Whoosh, What Was That?

The original Rocket Commander game used its own 3D sound calculation formula and used the volume and panning properties of a DirectSound sample to achieve the correct effect for the player. In XNA it’s sadly not possible to change the panning. All sounds are played the way they are created and set in XACT. For 3D sounds you should use real 3D sound code anyway and in the XNA beta 1 I wrote some code to play 3D sounds and have a 3D listener object moving around the 3D world.

This 3D listener object is now missing from XNA; you can’t use 3D sound effects currently. Hopefully this will change in the future and I will certainly update the code for the games in this book when 3D sounds are possible again, but for now you can only play back sounds in mono; there’s no stereo or surround sound support.

In case you can use X3DAudio and X3DAudioListener (the classes might have different names; it is just important that you can somehow set and play 3D audio and that you can position yourself with the help of the 3D listener class), the following code could be used to play 3D sounds after you set all important cue variables:

  // Setup 3D listener for 3D sound Sound.Listener = new X3DAudioListener(   zAxis, yAxis, cameraPosition, movementVector); 

Now set the emitter for each sound you want to play in your 3D world and play the 3D audio instances. Currently there is no C# code available to do this and if you are still puzzling about this when XNA finally supports it some time in the future, you can check out the following link to see how the X3DAudio classes are used in C++. The ideas will be the same in C#, but hopefully much easier to write.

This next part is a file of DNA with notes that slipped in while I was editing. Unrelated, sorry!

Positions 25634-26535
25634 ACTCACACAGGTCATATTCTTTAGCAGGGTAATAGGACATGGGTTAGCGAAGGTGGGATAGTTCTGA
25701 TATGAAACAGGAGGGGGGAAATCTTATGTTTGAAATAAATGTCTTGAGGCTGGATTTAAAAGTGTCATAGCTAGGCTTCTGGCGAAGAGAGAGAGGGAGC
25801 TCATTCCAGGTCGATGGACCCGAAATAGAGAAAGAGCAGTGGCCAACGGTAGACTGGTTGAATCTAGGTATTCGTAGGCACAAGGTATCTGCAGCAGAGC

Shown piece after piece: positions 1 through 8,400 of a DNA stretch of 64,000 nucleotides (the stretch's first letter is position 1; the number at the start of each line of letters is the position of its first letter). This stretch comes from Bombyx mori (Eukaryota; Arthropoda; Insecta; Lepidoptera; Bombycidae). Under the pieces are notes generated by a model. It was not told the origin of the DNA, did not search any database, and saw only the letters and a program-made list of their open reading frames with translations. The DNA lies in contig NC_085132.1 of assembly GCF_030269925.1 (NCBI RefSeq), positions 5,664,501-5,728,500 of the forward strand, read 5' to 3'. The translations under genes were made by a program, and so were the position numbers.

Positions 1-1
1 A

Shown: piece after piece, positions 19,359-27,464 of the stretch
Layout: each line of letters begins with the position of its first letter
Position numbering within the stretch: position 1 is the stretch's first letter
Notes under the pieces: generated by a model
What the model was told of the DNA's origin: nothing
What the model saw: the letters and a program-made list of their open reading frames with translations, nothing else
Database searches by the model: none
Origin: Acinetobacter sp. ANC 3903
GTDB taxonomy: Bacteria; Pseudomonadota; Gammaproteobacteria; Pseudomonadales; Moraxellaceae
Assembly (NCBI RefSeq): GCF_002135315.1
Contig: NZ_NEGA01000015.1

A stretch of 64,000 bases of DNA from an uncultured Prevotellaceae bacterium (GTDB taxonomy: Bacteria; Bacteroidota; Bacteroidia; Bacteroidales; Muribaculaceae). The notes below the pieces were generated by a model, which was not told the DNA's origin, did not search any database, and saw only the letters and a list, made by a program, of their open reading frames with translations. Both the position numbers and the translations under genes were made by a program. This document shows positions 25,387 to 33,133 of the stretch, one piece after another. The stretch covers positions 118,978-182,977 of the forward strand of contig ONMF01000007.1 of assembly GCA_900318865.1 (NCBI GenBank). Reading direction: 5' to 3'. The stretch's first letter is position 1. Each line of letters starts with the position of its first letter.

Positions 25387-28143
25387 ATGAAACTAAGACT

http://msdn.microsoft.com/library/default.asp?url=/library/en-us/directx9_c/ audio_xact_overview_x3daudio.asp

Menu Sounds

To finish this chapter here are some quick tips for menu sounds:

  • Use helper methods like PlayMenuHighlight or PlayMenuClick to play menu sound effects instead of using the Sounds enum.

  • If you want to play certain menu sounds at different volumes, for example a loud highlight sound for major buttons and a more silent highlight sound for smaller controls, then create two sound cues in XACT instead of writing your own custom volume code, which is more work and not necessary at all.

  • Try to write helper methods to find out if the mouse was moved over a control this frame and reuse this code or method for all controls to unify the highlight or mouse click code. This way you don’t have to play click or highlight sounds yourself for every custom button method you use in your game.

  • Make sure you also support the Xbox 360 controller and the keyboard. Writing a mouse-only game makes no sense on the Xbox 360 because you have absolutely zero mouse support in XNA for your Xbox 360.

  • Play highlight sounds when navigating through menu entries and play click sounds when the user clicks the gamepad or presses space or Enter on the keyboard to go into the current menu selection.




Professional XNA Game Programming
Professional XNA Programming: Building Games for Xbox 360 and Windows with XNA Game Studio 2.0
ISBN: 0470261285
EAN: 2147483647
Year: 2007
Pages: 138